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10 Filthy-Rich, Tax-Dodging Hypocrites Pushing Disastrous Austerity on America

October 26, 2012 · By Sarah Anderson and Scott Klinger · Originally published in AlterNet
The Fix the Debt coalition is using the so-called "fiscal cliff" to push the same old corporate agenda of more tax breaks while shifting the burden on to the rest of us.

Brace yourself for one of the most aggressive corporate lobbying campaigns of all time. And one of the most hypocritical.

Monopoly“Fix the Debt ” is a coalition of more than 80 CEOs who claim they know best how to deal with our nation’s fiscal challenges. The group boasts a $60 million budget just for the initial phase of a massive media and lobbying campaign.

read more http://www.ips-dc.org/articles/10_filthy-rich_tax-dodging_hy...



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Where is the phuking FBI?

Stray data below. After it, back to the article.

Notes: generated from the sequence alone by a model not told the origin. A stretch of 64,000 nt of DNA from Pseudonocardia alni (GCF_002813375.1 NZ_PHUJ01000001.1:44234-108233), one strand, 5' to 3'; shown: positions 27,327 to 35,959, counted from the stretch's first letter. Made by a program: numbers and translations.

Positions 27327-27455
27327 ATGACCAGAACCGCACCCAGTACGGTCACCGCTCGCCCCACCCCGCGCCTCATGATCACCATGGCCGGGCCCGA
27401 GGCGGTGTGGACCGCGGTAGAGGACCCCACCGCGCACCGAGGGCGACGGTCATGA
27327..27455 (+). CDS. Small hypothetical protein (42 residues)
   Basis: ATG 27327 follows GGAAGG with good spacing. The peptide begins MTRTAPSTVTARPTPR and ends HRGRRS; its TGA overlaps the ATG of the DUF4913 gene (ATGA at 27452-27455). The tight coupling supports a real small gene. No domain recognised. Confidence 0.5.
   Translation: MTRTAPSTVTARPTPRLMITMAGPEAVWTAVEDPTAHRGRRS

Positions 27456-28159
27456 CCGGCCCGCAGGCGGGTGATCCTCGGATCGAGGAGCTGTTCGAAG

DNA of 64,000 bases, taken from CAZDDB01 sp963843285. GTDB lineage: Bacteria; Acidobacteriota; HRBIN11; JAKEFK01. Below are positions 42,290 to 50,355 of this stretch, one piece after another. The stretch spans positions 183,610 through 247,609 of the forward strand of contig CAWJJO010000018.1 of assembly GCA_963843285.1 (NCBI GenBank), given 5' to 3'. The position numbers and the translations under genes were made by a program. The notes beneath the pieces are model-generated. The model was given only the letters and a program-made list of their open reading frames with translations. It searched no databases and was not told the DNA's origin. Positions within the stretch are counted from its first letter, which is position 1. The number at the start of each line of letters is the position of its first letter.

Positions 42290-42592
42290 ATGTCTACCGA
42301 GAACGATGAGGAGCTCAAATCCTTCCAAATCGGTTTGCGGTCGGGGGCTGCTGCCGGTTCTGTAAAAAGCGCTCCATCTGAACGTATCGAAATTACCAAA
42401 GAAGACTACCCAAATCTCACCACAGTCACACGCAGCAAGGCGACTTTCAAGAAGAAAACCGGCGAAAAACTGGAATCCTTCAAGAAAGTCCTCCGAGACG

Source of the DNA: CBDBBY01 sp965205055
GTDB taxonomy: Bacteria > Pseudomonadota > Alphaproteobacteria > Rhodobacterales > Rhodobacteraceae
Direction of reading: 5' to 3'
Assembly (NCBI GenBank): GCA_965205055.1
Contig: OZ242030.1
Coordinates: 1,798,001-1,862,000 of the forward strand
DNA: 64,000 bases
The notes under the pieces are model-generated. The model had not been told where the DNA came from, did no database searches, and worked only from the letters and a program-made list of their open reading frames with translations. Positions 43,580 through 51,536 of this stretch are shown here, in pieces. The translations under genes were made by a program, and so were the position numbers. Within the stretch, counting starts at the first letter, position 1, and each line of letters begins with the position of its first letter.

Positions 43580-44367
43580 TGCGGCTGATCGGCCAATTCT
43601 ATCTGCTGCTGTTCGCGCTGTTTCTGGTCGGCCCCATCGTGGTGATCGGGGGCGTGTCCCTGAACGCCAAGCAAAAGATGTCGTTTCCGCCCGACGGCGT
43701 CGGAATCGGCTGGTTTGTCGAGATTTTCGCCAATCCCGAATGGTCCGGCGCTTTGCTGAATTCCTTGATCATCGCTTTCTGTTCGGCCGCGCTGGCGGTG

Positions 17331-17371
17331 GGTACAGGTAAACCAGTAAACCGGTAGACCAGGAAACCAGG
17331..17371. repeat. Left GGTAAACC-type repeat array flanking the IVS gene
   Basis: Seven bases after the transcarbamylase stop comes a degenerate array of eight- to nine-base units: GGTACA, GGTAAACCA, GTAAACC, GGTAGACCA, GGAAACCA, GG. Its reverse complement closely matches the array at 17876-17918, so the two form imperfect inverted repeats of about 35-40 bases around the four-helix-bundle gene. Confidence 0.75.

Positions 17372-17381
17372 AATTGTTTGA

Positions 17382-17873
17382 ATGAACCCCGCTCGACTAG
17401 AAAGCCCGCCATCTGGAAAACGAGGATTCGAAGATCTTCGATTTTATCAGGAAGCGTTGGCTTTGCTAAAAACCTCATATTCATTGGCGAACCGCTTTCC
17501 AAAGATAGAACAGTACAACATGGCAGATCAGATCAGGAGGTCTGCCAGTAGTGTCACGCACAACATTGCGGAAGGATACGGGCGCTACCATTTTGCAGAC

1. Jeffrey Immelt, General Electric

Perhaps no tax-dodging U.S. corporation has done more to drain the U.S. Treasury than General Electric. Over the last 10 years GE reported more than $80 billion in U.S. pre-tax profits and yet paid a federal corporate income tax rate of just 2.3% .

2. Jim McNerney, Boeing

Last year, Boeing was one of 25 major U.S. firms that paid their CEO more than they paid Uncle Sam in corporate income taxes, according to an Institute for Policy Studies report .

3. Lloyd Blankfein, Goldman Sachs

Few corporations have been as dependent on U.S. taxpayers for their very existence as Goldman Sachs. The 2008 bailout of American International Group and the steady stream of low- and non-interest loans for the financial sector have kept the company alive.

4. Brian T. Moynihan, Bank of America

After a decade of risky and reckless mortgage lending, Bank of America survived the 2008 financial crash with the help of a $45 billion bailout. Today, Bank of America sits on $128 billion in cash — $18 billion of it is overseas —and much of that is sitting in the company’s 115 tax haven subsidiaries .

5. David Cote, Honeywell Corporation

Over the last three years, Honeywell received more than $2.7 billion in federal defense contracts and reported more than $2.5 billion in U.S. pre-tax profits. And yet thanks to corporate deductions, tax subsidies, and loopholes, Honeywell has claimed $377 million in federal tax refunds during this period.

they are busy staging false

they are busy staging false flags or reading what people write on Facebook